2. Caramel copper in colour with a thin but fluffy bubbly lace that leaves several rings on the glass. Nose is of caramelized sugars with a hint of toasted nearly metallic malt. Some fruity esters give of a whiff of alcohol. Rich and sweet caramel maltiness with a big flavourful malty palate, finishing off with a steely crystal malt flavour (vague hint of carob) and a semi sharp hop bitterness.

    Actually, anyone should feel free to join in this game. Please, no Googling. What styles are described? And if you're really good, which beers?

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  14. OK, you've earned a link from my non-beer blog.

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  15. The first one's Fred (from the Wood?), the second one's Doggie Claws… am I close? Or do I just have Hair of the Dog on the brain?

    -anónimo

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  16. anónimo: You're a brave man. Before revealing the answer, I'll give a few more days to see if I get any more contestants. But I have to tell you that neither of the reviewed beers is from Portland.

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  17. Not really "brave…" just unconcerned with knowing everything. Quite the opposite actually, I always want to try something new… which would be rather difficult if I already knew them all.

    I already cheated and know how far off I am… but to be fair, I've never had the second one, and I wouldn't describe the first one as "fruity" or "citrusy…" at all…

    -anónimo

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  18. Paul: Thanks for the shout-out, the new frame looks cute. Let me know if it needs a walk sometime.

    anónimo: It's interesting that you say you're unconcerned with knowing everything. I must have Thurber on the mind, what with the cartoon at the top of the post, but all this review talk has me thinking of another Thurber quote. In Fables for Our Time, the moral of The Scotty Who Knew Too Much is: It is better to ask some of the questions than to know all the answers..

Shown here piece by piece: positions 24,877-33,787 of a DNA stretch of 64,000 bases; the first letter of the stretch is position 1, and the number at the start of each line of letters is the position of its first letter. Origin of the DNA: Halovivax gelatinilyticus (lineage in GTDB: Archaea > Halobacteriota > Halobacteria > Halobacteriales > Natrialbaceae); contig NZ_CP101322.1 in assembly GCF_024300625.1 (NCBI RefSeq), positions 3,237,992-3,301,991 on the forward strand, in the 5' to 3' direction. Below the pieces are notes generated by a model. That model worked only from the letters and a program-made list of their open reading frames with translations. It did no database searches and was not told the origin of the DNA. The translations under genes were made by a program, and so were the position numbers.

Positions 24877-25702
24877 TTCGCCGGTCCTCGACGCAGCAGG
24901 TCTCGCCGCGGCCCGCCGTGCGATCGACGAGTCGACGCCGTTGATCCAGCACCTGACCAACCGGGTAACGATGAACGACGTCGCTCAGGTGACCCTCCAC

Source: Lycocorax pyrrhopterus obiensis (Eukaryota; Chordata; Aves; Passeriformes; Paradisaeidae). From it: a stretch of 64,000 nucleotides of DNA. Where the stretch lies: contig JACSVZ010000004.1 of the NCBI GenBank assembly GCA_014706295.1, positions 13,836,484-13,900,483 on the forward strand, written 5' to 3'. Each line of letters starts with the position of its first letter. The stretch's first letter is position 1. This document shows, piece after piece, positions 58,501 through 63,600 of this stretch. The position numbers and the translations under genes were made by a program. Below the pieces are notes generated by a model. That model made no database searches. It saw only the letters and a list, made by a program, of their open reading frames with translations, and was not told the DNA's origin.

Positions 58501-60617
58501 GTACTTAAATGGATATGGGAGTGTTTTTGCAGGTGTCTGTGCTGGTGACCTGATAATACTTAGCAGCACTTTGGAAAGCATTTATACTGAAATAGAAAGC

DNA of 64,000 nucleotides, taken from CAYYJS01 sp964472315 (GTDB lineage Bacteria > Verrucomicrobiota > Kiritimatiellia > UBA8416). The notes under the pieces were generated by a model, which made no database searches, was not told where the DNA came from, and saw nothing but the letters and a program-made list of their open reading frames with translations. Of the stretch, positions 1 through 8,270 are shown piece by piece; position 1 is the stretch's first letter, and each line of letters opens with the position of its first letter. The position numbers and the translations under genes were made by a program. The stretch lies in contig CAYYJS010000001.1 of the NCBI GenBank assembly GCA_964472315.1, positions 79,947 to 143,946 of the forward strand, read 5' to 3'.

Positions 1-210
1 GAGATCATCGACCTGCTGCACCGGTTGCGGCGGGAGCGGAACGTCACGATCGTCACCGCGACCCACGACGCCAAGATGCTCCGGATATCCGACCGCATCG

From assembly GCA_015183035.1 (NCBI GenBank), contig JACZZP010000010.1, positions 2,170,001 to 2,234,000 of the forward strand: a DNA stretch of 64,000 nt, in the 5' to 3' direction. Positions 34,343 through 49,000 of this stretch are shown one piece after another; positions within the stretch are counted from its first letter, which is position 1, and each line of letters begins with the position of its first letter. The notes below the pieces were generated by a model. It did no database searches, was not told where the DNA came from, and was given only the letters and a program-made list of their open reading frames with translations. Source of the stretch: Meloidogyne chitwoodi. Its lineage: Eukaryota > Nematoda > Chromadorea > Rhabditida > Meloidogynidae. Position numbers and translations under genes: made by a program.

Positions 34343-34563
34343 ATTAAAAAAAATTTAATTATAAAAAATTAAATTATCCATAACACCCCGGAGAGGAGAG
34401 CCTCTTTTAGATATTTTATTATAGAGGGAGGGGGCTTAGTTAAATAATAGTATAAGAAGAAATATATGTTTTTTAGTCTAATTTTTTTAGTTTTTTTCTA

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  19. The first one has to be a Belgian Trappiste ale, and the second one sounds almost like fat tire. Not sure on the second one but they both have to be ales, dont sound like lagers at all.

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  20. My first thought for the #1 entry was a barleywine, I think SN Bigfoot. I struggle with the "orange cast" but I'll stick with that vote.

    The #2 entry, color descriptors make me think porter, the taste profile makes me think stout. I believe this to be a RIS, maybe Stone's altho, I thought O/A Yeti from Great Divide.

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  21. Patrick: thanks for playing the game. I suspect you've seen the answers by now; I like your responses because they bolster my argument. I mean that as a compliment to you -- as a regular commenter, I think of you as a thoughtful aficionado. And yet the reviews led you far from the mark.

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  22. I guess it's late to guess, but I tried not to peek at anything. #1 sounds like Blue Moon, and #2 sounds like something English.

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  23. I don't understand. Why is there no response from Dr. Wort to the "ID the review" challenge?

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  24. Lew: Doc Wort commented ad nauseum on the sequel. But he didn't publish a guess before peeking.

    Trevor: Blue Moon? You're pulling my leg, right? The first words of the review are "Cloudy reddish-brown".

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  25. I'm not sure beer reviews are all that valuable really. Aggregate ratings are interesting and help draw attention to great brewers around the world. But as a long time user of ratebeer, I very very rarely read any of the ratings there. Rather, I started doing it as an exercise in understanding the beer, and kept on doing it because it became a hobby.

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  26. pretty much no one on ratebeer writes reviews of beers for anyone else but themselves, which is fine by me